Feedback changes behavior

A small town provides feedback that changes behavior. That experience offers a lesson for farm owners.

Everyday I go to the office I pass through a small town with a police force of one. A while back they got one of those speed monitors that sits along the road and flashes the speed of approaching vehicles, including mine. Because the town lies in a low area, you approach it downhill. The speed limit through town is 30 miles per hour.

I won’t say what my speed measures, but I will tell you that in the four or five times that my speed is registered and flashed at me, it keeps going down as I am confronted with the truth of the flashing number.

I have never received a speeding ticket in this town, nor does the police chief stand next to the sign shaking his finger at me, but just the constant reminder of my speed, relative to the posted speed limit, is enough to change my behavior.

Without that feedback, my experience tells me that I would not reduce my speed as much as I do. Yet, how often do we let employees go without much or even any feedback on their performance in critical jobs on the farm?

The other night, I spoke to the milking crew at a farm. It was the third shift and one of the things they said was that they rarely had contact with the owners. I don’t have to guess much about the level of feedback they receive, but, as I discovered, they get a fair amount of blame.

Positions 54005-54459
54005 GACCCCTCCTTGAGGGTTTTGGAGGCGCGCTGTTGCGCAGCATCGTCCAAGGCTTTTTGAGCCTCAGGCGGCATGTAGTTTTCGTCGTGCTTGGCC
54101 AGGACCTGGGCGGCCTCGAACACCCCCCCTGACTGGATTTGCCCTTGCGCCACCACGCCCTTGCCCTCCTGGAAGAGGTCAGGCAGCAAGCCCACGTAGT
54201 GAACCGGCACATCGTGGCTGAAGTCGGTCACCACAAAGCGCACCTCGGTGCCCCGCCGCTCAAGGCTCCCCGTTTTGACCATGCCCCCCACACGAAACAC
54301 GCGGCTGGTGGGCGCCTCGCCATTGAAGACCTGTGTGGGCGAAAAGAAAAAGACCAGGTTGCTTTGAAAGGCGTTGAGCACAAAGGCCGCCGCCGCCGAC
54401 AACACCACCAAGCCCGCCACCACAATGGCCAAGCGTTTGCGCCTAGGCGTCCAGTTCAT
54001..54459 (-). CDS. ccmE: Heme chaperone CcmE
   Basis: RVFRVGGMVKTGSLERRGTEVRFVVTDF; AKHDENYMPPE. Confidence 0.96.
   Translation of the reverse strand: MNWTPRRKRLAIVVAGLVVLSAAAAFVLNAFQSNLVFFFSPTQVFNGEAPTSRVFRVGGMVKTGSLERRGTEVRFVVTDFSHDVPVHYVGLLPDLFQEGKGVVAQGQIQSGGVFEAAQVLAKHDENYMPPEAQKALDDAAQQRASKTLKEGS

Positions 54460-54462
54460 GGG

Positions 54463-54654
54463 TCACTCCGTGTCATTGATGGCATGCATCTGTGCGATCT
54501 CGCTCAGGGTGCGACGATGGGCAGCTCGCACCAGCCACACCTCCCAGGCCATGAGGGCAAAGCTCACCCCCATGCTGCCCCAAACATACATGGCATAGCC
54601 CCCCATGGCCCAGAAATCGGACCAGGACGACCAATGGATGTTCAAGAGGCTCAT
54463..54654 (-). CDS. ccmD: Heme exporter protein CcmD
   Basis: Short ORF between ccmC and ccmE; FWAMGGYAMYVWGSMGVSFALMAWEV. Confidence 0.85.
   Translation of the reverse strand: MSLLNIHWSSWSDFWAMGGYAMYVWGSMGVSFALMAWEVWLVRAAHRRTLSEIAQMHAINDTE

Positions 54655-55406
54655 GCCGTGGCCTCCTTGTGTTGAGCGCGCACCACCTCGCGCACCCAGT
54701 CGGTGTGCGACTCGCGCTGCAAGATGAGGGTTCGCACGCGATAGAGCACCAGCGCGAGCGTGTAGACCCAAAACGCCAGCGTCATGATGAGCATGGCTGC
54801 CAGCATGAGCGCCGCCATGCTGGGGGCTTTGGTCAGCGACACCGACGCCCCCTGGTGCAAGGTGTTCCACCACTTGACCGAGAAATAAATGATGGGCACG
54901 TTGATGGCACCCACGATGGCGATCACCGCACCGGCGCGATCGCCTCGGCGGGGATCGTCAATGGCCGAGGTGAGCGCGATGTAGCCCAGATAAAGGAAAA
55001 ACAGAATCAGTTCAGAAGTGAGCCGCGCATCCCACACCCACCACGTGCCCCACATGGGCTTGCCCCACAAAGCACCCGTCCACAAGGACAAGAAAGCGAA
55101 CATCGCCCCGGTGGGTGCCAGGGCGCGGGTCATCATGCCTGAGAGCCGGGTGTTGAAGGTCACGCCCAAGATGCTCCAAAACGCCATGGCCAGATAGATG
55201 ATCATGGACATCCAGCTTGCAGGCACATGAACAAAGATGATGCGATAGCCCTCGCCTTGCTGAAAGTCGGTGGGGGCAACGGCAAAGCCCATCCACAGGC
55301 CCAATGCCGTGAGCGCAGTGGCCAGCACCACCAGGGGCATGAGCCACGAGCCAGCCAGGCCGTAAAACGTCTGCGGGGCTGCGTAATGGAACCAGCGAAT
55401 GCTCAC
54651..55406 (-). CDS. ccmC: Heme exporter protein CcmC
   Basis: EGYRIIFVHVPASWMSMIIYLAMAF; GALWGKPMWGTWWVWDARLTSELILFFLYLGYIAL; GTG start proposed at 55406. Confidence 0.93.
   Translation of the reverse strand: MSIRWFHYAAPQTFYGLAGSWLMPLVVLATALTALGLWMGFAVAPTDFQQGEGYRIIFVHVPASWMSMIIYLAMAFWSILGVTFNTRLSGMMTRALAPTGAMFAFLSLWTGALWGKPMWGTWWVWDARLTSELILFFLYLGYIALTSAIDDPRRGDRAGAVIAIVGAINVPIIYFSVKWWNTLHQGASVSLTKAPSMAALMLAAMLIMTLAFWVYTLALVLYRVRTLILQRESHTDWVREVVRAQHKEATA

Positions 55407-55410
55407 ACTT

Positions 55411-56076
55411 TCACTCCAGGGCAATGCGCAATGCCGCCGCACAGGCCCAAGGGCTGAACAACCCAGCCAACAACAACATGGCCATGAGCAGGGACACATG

Here’s the point­—we give up a lot of performance compliance when we don’t provide regular feedback. We also give up a lot of buy-in by employees to the farm goals.

Sometimes the feedback should be on the way employees are doing their job. On this farm, I found that the three milking shifts all used different routines. We would agree that there needs to be a single routine followed by all milking personnel. Feedback on the procedures used is important to get that compliance.

Beyond that, I believe there needs to be feedback on performance measures. For the milking personnel, one basic feedback is the somatic cell count (SCC) that is received by the farm. In this case, milking personnel did not know what the herd SCC was or that it had changed. That failure to communicate leaves those employees to carry on as before, oblivious to the role they play in the quality of milk shipped.

I believe that posting each day’s SCC in the parlor and the farm SCC goal performs the same role as the speed monitor does. Feedback changes behavior as long as they know what behavior to change.

It is not just SCC on which employees should have regular feedback. Maybe those who feed the cows should see daily milk production numbers, or feed to milk ratios. Maybe it is heat detections that are monitored and posted. Whatever type of operation it is, there are measures that are important to you.

What are the measures that you want your employees to achieve? How often do they get the numbers that tell them whether they have achieved the goal? How often do they get feedback on what they can do to help achieve the goal?

Keeping employees in the dark will only cause you to grow frustrated with them and their subpar performance. Let me encourage you to think about ways to provide feedback to your employees, and to start providing it today.

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